Of the top four, only Carson is following a well-worn path. While his personal story is unique, his appeal is traditional. The early date of the Iowa caucuses has long meant that candidates with a strong connection to evangelical Christians endeavor to use Iowa as a springboard to the nomination.Read more
Tuesday's Republican presidential debate in Las Vegas is the final GOP primary debate of 2015. With about a month and a half before the first primary contest—the Iowa caucuses on February 1—it's become clear the field of plausible contenders is much smaller than the 13 Republicans who will debate in two separate events Tuesday night. It's possible December 15 will be the last time Republican voters see most of the whole band together before the forthcoming breakup. So which candidates should be cut loose after tonight?
Let's begin with the first event, the "undercard" debate: future debate organizers should make a New Year's resolution to scrap it in the months ahead. The undercard debates have had someRead more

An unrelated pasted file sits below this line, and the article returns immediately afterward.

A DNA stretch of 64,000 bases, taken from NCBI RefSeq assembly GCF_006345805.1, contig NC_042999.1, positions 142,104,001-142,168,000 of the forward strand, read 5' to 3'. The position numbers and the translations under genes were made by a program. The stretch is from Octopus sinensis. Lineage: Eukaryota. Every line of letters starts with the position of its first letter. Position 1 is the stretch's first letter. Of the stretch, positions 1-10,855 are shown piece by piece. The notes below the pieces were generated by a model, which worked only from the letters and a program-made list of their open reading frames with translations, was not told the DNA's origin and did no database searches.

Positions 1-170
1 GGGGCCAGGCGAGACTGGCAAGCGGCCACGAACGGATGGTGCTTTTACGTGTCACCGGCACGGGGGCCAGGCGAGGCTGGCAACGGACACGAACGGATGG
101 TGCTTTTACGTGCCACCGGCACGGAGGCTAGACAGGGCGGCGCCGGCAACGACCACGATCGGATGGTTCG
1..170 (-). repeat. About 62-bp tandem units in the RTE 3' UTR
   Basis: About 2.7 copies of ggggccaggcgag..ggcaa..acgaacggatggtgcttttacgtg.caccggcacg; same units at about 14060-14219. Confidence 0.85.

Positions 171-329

CNBC defends its performance at the last Republican debate by saying that candidates should be able to answer tough questions. Indeed they should. So, using the format of the CNBC questions to Republicans, here are some tough questions to ask Democrats at the next debate:Read more
It wasn’t much of a debate. This might have been because of the scheduling. Everybody ought to have something better to do on Saturday night than argue over the correct level of the minimum wage. Also, the atrocity in Paris hung over the proceedings, making the words of the candidates seem even more calculated and inauthentic than usual.Read more
The process of winnowing the Republican presidential field to a few candidates is beginning to take its toll, though the first actual voting won’t occur until February.Read more
There were a few weird moments at the debate last night, but none was stranger than the crowd reaction when John Kasich and Jeb Bush were talking about immigration. Both were unapologetically pro-amnesty. Neither bothered to make concessions about how problematic the breakdown of the rule of law is when it comes to illegal immigration. Bush didn't even make a kabuki gesture toward securing the border.Read more